New cataract theatres are a sight for sore eyes

‘We are doing more retina surgery now for things we didn’t do ten years ago’

New dedicated cataract theatres in Nenagh Hospital and the Royal Victoria Eye and Ear Hospital are looking to take patients from other hospitals shortly.

New dedicated cataract theatres in Nenagh Hospital and the Royal Victoria Eye and Ear Hospital are looking to take patients from other hospitals shortly.

 

Appalling, record-breaking waiting lists have become a ubiquitous feature of the Irish hospital system in the last five years. So much so it seems the public have become immune to hearing about one, two and even three year-plus waiting times for inpatient or outpatient appointments. Cataract operation waiting times have regularly been among the worst waiting lists in recent years, due to a variety of factors namely a shortage of consultants, increasing demand, pressure for the treatment of other eye diseases and regular cancellations of surgery in mixed use theatres.

Last year, The Irish Times reported how Irish patients, often very elderly, were increasingly availing of the EU Cross Border Healthcare Directive to have their cataracts treated in Northern Ireland and the UK after facing unacceptably long waiting times while their vision deteriorated and threatened their independence.

However, new dedicated cataract theatres in Nenagh Hospital, Co Tipperary, and the Royal Victoria Eye and Ear Hospital (RVEEH), Dublin, have reduced their waiting lists to below six months, and are now looking to take patients from other hospitals shortly, two of the consultants behind the units have told the Irish Times.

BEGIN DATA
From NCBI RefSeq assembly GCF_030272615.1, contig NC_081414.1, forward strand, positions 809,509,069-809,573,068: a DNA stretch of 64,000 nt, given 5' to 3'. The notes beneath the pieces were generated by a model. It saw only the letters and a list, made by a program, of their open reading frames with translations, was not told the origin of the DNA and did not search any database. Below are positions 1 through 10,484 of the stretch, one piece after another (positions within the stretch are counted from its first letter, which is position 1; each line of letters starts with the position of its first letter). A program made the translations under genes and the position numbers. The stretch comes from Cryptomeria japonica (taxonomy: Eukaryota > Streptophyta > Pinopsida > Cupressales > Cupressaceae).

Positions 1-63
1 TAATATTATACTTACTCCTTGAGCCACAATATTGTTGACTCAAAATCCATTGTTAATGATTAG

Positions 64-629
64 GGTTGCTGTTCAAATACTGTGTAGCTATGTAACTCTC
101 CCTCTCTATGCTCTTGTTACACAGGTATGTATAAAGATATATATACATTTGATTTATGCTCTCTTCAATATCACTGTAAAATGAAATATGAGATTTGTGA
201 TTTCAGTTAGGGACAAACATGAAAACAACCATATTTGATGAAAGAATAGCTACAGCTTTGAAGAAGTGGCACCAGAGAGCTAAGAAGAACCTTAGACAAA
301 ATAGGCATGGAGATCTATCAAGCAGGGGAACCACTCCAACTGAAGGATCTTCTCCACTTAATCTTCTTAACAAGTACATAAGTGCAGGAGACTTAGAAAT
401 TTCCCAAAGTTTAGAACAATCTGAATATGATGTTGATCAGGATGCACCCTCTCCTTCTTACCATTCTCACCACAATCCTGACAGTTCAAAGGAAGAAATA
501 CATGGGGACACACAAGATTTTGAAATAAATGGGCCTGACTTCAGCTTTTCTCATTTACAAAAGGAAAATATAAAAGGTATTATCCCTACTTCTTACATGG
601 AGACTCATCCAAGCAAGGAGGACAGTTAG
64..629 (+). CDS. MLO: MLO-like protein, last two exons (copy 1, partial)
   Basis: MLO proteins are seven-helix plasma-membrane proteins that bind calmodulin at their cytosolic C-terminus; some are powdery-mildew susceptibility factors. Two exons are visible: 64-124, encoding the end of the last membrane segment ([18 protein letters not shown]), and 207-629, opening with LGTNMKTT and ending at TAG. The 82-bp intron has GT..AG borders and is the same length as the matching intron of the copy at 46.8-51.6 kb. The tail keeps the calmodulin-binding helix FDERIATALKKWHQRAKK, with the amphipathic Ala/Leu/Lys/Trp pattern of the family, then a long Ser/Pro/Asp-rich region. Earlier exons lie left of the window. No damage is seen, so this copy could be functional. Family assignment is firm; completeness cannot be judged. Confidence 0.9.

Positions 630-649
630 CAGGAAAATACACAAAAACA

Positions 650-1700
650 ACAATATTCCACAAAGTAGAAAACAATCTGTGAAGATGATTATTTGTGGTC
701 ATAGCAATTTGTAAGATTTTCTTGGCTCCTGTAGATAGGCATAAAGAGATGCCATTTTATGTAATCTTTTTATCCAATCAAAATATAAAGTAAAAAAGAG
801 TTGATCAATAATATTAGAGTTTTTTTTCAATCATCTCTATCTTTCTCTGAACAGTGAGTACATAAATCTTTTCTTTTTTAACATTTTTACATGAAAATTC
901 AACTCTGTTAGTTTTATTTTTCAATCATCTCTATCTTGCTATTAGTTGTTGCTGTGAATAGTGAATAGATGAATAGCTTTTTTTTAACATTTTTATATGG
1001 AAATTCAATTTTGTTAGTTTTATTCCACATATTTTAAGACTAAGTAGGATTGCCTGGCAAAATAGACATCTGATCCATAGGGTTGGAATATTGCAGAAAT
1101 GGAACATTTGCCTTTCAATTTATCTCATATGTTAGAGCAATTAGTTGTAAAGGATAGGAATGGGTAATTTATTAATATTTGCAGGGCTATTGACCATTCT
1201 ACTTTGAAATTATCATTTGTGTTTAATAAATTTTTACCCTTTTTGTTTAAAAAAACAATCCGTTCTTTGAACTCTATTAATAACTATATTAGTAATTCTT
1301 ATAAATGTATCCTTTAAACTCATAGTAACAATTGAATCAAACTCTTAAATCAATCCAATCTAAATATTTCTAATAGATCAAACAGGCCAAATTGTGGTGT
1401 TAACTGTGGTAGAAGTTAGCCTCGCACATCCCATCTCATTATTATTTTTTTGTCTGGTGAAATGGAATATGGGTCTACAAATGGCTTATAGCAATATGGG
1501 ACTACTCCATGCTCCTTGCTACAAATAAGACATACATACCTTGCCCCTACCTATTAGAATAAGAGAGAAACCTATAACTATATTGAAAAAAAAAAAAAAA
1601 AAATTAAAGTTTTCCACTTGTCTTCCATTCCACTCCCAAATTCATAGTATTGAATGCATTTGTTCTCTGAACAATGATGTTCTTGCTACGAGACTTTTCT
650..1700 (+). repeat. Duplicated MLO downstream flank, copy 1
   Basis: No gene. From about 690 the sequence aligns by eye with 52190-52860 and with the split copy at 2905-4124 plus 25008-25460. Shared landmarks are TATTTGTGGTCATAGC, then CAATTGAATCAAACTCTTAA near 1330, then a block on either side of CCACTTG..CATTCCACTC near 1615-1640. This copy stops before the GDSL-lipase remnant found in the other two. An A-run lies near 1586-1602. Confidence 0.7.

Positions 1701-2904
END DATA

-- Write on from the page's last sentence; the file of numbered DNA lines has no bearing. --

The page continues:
Consultant ophthalmic surgeon at University Hospital Limerick Marie Hickey-Dwyer explains how the unit in Nenagh Hospital, since opening last August, has gone from operating one day a week to four days a week by three consultants, including herself, from University Hospital Limerick, with hopes to have it running five days a week following the hiring of an additional surgeon.

“Because the theatre is dedicated no other types of cases are going on and no emergencies happen so the full list, unless the patient is ill or fails to turn up for some reason, is done and patients have their operation on the day. We are carrying out eight to 12 cataract operations a day, depending on the case mix, so roughly ten a day, forty patients a week. All the long waiters from Limerick.”

While cataract operations are still being carried out in Limerick, particularly more complicated cases that might need an overnight stay in the hospital, patients are now increasingly asking if they can be operated on in the Nenagh theatre if they are from that geographical area, she says. “The set up is state of the art, with a beautiful pre-operative waiting area that provides dignity and individual spaces and nursing and a completely modern theatre.”

Waiting lists

The waiting lists for cataract operations in Limerick, previously among the worst in the country, have now been reduced to approximately four months, “which is amazing as previously it was two years”.

“Now for us the new pressure is to continue to be able to manage this as we will reach the end of our waiting list and will be available to help out other areas. At a national level moves are now being made to get contracts in place to offer surgery to patients from other hospitals,” Hickey-Dwyer says.

Prof Billy Power, consultant ophthalmic surgeon, RVEEH, and HSE clinical lead for ophthalmology explains how the Dublin hospital established its own dedicated cataract theatre in 2017, with funding assistance from the National Treatment Purchase Fund (NTPF), and has had similar success in reducing its waiting lists, with more than 2,000 extra cataract operations being performed last year, and a waiting list now of between four and six months.

Without dedicated cataract theatres, these patients frequently have their operations cancelled due to emergency cases, which causes the lists to increase. “When you a take a cataract out the vision is still there but you can’t let a person with a tumour or whose retina has detached or has had trauma injury hang around for three months or a year so what happens is your time gets eaten up with these cases, while the cataract patients have to wait. In addition we are doing more retina surgery now for things we didn’t do ten years ago, which can be complex and time consuming,” says Power.